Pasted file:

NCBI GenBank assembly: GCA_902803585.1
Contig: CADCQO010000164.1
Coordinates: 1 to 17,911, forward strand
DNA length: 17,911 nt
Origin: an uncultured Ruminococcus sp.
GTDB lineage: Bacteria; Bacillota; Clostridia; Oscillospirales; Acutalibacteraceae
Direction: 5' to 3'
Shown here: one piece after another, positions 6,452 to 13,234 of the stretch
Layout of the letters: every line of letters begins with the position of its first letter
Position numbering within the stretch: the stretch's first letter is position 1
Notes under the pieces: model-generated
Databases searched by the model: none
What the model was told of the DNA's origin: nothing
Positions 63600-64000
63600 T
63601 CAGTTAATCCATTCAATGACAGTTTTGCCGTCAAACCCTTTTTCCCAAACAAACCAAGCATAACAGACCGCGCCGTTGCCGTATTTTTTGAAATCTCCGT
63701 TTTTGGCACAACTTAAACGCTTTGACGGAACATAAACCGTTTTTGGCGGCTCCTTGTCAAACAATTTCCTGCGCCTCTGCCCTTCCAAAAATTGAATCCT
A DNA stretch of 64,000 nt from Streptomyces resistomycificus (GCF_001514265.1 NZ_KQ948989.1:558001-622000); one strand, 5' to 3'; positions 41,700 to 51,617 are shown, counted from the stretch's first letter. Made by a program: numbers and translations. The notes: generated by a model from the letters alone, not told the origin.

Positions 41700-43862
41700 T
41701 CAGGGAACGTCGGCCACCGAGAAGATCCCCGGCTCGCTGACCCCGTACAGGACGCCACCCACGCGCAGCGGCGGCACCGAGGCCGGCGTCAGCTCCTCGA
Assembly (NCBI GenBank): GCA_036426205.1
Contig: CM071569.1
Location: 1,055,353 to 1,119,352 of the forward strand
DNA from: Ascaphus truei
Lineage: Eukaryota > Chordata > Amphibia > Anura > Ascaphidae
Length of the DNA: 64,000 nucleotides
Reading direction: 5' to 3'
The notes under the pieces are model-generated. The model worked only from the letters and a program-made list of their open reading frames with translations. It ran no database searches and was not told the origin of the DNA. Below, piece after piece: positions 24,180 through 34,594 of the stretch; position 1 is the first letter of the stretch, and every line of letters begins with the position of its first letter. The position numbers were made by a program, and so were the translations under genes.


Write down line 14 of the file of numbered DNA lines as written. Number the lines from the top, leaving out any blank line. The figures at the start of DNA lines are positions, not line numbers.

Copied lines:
Positions 63600-64000